Lebanon Green Historic District

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Lebanon Green Historic District
Lebanon CT First Congregational Church.jpg
Lebanon Green Historic District is located in Connecticut
Lebanon Green Historic District
Lebanon Green Historic District is located in the United States
Lebanon Green Historic District
LocationCT 87 and W. Town St., Lebanon, Connecticut
Coordinates41°38′26″N 72°13′8″W / 41.64056°N 72.21889°W / 41.64056; -72.21889Coordinates: 41°38′26″N 72°13′8″W / 41.64056°N 72.21889°W / 41.64056; -72.21889
Area345 acres (140 ha)
ArchitectTrumbull, John; Multiple
Architectural styleGreek Revival, Late Victorian, Federal
NRHP reference #79002666[1]
Added to NRHPJune 04, 1979

The Lebanon Green Historic District encompasses the historic town center of Lebanon, Connecticut. It extends along the nearly mile-long town green, including historic buildings that face it, as well as a few on nearby streets; the green is bounded on its north by Connecticut Route 87 and on the south by West Town Street, and extends from a junction with Connecticut Route 289 to a triangular point south of Connecticut Route 207. The district includes a number of prominent civic and religious buildings, including the town hall, library, and Congregational church, although these are all 20th century buildings (the church is a reconstructed Federal style brick structure). Prominent buildings including the National Historic Landmark John Trumbull Birthplace and William Williams House, and the 1730 War Office (in which many meetings of the state's military council were held during the American Revolutionary War);[2] the district was listed on the National Register of Historic Places in 1979.[1] The Alden Tavern Site (now a parking lot, but recognized for its archaeological potential) is a contributing property.[3][4]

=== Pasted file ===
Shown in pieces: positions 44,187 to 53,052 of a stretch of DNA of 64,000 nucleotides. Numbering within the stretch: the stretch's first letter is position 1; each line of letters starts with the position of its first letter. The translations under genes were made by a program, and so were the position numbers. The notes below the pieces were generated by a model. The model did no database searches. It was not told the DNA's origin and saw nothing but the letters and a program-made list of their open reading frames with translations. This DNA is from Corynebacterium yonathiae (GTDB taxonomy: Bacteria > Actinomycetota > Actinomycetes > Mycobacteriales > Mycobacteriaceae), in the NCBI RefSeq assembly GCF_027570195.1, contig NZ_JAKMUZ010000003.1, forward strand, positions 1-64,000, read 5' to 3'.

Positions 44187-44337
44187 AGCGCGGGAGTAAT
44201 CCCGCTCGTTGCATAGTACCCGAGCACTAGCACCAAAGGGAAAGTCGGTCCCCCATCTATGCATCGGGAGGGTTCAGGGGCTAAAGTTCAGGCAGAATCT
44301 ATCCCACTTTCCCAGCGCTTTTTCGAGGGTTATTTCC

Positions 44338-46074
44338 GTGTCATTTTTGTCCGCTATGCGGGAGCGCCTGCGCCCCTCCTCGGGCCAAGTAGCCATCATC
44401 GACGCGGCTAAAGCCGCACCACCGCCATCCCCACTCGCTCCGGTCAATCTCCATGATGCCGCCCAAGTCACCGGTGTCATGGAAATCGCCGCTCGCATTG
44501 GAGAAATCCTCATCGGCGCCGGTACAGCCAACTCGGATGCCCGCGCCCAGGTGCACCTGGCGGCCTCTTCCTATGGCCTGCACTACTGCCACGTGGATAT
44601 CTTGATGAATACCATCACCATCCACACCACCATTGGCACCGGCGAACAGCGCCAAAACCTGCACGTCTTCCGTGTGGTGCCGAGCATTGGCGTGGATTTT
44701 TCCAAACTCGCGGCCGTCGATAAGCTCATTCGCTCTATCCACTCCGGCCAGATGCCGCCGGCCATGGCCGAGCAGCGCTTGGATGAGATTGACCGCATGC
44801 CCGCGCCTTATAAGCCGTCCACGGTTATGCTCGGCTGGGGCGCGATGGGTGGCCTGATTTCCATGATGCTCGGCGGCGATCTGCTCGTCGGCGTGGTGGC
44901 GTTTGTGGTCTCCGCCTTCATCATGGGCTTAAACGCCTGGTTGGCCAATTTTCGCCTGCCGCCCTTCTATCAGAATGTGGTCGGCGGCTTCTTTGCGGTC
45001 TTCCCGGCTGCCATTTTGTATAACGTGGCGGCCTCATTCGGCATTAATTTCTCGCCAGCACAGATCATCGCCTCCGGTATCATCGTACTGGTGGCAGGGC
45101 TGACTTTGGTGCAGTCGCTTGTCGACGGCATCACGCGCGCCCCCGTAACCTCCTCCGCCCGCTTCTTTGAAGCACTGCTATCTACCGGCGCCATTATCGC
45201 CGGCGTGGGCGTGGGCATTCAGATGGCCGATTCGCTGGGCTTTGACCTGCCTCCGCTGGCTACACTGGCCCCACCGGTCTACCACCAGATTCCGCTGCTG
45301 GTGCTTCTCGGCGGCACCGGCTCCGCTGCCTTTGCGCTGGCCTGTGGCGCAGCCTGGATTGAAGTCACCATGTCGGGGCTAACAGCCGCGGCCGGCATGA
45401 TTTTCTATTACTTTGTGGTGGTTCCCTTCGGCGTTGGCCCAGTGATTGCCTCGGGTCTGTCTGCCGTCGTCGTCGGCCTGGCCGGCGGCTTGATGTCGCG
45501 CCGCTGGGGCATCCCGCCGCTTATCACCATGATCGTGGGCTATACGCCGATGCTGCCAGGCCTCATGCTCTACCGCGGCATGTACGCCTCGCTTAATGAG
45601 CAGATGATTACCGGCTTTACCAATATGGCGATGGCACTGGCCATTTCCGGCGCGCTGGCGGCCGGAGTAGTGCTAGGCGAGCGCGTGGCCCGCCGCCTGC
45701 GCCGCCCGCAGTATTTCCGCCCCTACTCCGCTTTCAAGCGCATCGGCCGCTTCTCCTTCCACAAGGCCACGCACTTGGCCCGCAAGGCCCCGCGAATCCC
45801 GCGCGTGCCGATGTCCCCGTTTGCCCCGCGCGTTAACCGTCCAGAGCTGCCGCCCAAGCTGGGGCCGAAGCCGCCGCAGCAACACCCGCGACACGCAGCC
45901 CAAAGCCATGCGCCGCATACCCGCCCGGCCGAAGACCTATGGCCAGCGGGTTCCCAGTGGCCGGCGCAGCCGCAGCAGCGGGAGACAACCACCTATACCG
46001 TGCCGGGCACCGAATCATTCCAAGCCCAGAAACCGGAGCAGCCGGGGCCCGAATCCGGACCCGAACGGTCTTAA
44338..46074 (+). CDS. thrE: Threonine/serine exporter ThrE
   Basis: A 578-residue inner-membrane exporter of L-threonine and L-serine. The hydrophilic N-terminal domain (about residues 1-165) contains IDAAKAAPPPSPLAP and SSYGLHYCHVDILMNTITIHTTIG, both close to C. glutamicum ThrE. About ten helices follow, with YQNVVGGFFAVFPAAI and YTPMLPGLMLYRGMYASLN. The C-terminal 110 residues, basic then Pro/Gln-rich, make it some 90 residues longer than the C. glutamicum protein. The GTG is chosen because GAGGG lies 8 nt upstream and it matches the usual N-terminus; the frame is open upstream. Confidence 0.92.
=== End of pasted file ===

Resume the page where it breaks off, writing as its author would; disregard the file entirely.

The town of Lebanon was incorporated in 1700, and the area that became the green was settled by Joseph Trumble in 1704. In addition to raising cattle, he operated a store, whose 1730 building is now known as the War Office; the green's expanse of grassy meadows is a rare surviving example of an 18th-century town common in Connecticut, which was the site of an encampment by French dragoons during the Revolutionary War. In addition to the buildings associated with the prominent Trumbull family, several are also associated with the family of William A. Buckingham, who was governor during the American Civil War. The civic buildings are clustered near its southern end, while the sides are lined mainly by residences in 18th and 19th-century vernacular styles.[2]

See also[edit]


  1. ^ a b National Park Service (2009-03-13). "National Register Information System". National Register of Historic Places. National Park Service.
  2. ^ a b "NRHP nomination for Lebanon Green Historic District". National Park Service. Retrieved 2015-01-28.
  3. ^ "Legals". The Day. 9 October 2003. Retrieved 29 March 2014.
  4. ^ "Town Center Parking Lot Building Committee". Town of Lebanon. Retrieved 26 March 2014.
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